What are the characteristics of an inclusive school?

All children can succeed in an inclusive environment. Research tells us that effective inclusive schools have the following characteristics:

Supportive Environment

A school's culture and climate refer to the school's atmosphere, values, and policies. These lead to particular expectations and behaviors on the part of staff members and students. An effective school is one that has high expectations for its staff members and students, provides caring support for students and staff, and provides opportunities for their participation in the classroom and broader school setting. Feelings of acceptance are promoted by a welcoming school atmosphere and a school culture that accepts different kinds of behaviors in the classroom and does not make assumptions about children's abilities.

Positive Relationships

Teachers encourage the development of relationships through their decisions about where to seat children in the class. More formal actions include exposing children to role models and setting up buddy relationships. Many strategies can be used to promote the social inclusion of all children.

Feelings of Competence

Children need to believe that they are competent at something and that others believe that they can succeed. Children can develop a strong self-concept in many different areas. Children can feel competent in areas related to their social, athletic, moral, and creative abilities and qualities, as well as their ability to learn. By understanding their areas of strength, children come to value themselves and develop a strong sense of self-worth or self-esteem.

Opportunities to Participate

All children require opportunities to participate in activities that allow them to understand societal expectations. They can then acquire the physical and social competencies needed to function in their school, home, and larger community. As well, they gain an understanding of their strengths and their interrelationships with others. When children are valued, listened to, encouraged, understood, and believed in; they will be successful.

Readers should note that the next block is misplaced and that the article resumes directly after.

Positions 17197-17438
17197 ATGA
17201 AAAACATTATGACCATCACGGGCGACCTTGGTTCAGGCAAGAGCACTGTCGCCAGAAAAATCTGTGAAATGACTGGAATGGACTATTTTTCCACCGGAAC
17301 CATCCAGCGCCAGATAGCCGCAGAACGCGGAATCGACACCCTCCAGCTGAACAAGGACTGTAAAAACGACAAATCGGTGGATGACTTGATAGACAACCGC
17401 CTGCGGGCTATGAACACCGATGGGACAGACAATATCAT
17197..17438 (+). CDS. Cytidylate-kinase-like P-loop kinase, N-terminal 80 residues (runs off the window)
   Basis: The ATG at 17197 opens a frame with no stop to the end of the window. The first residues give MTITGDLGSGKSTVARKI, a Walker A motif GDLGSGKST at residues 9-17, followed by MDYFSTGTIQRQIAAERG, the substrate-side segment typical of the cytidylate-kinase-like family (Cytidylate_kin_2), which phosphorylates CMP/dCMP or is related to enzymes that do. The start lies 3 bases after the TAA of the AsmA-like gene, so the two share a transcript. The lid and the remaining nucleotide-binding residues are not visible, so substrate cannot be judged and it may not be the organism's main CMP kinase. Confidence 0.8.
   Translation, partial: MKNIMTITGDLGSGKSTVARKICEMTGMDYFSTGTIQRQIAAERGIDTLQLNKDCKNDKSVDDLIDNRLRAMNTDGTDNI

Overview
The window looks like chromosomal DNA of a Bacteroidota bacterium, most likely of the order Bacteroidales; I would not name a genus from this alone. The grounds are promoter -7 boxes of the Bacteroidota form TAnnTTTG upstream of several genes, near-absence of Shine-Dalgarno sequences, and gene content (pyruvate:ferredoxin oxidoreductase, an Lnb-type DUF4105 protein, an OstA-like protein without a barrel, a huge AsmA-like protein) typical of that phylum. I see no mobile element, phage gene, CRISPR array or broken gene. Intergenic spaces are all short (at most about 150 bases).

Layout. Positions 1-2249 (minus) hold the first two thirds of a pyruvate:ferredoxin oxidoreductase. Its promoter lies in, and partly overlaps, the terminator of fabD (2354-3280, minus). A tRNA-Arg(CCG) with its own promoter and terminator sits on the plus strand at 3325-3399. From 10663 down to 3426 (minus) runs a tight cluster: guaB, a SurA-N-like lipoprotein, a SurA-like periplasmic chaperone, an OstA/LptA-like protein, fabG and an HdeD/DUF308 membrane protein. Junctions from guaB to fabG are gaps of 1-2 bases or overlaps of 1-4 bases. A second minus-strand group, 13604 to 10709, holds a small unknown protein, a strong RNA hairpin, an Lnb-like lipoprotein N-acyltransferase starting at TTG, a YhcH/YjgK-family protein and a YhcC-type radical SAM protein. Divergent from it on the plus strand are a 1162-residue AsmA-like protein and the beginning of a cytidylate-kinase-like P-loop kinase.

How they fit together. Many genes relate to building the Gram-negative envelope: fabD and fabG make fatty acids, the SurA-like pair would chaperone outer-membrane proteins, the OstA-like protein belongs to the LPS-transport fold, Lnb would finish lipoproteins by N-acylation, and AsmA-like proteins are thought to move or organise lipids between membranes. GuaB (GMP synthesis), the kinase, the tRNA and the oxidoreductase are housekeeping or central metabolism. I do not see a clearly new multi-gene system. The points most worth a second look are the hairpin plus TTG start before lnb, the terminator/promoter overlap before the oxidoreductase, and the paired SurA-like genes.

7 Comments:

Blogger Jannalou said...

When I was in elementary school (in the 1980s), there were a couple of students in my class who got pulled out for their special education stuff. I was friends with one of them, largely because his family went to our church and he lived nearby.

When we moved from that town (Brooks, Alberta), one of my parents' friends helped us pack. He was a man, probably in his twenties (I was 11 so all adults were really just old), who had some kind of developmental disability.

It's probably my parents' "fault" (as if we need to assign blame) that I now care as much as I do about inclusion and acceptance. I remember, when I was frustrated with my friend from school, Mom would explain that I needed to have more patience with him because he was different. She mostly put that difference down to him not having a father around, but I wasn't exactly stupid - I knew he was different intellectually, too.

I have a little "book" I wrote when I was about 11, that's about that friendship. If I can find it, maybe I'll do a blog post about it.

10:08 AM  
Blogger Kristina Chew said...

An Unexpected Joy is a great read. We're certainly glad that Charlie can attend a school in our town; I do think that inclusion can be interpreted according to what each child needs, and that the proper supports must be in place for it to be effective. (A conclusion reached after many optimistic efforts did not work out, which does not mean one cannot try again.)

10:42 AM  
Blogger María Luján said...

Hi Estee
You said
"When children are valued, listened to, encouraged, understood, and believed in; they will be successful"

For me, only if their nervous system is prepared to receive and process information in a non- totally distorted way. And this has nothing to do with proper support form parents/school, this fact has to do with health status.

In general, every time I read about inclussion is too much vague about the true situation to face: children overwhelmed by sensorial issue, overwhelmed by stress/pain, overwhelmed, in conclussion.

I do think that a different overall approach is needed from the medical, parental and societal point of view to achieve sucessful inclussion and , in a final reading, it will depends about how the child can manage this situation, with all the complexities it has accordingly to the age- and much much beyond of acceptance for me.

If you are interested, I can comment about our personal experience with my son.
Ma Luján

11:35 AM  
Anonymous Jsomers said...

I agree inclusion is about how you feel not a place

12:23 PM  
Blogger Autism Reality NB said...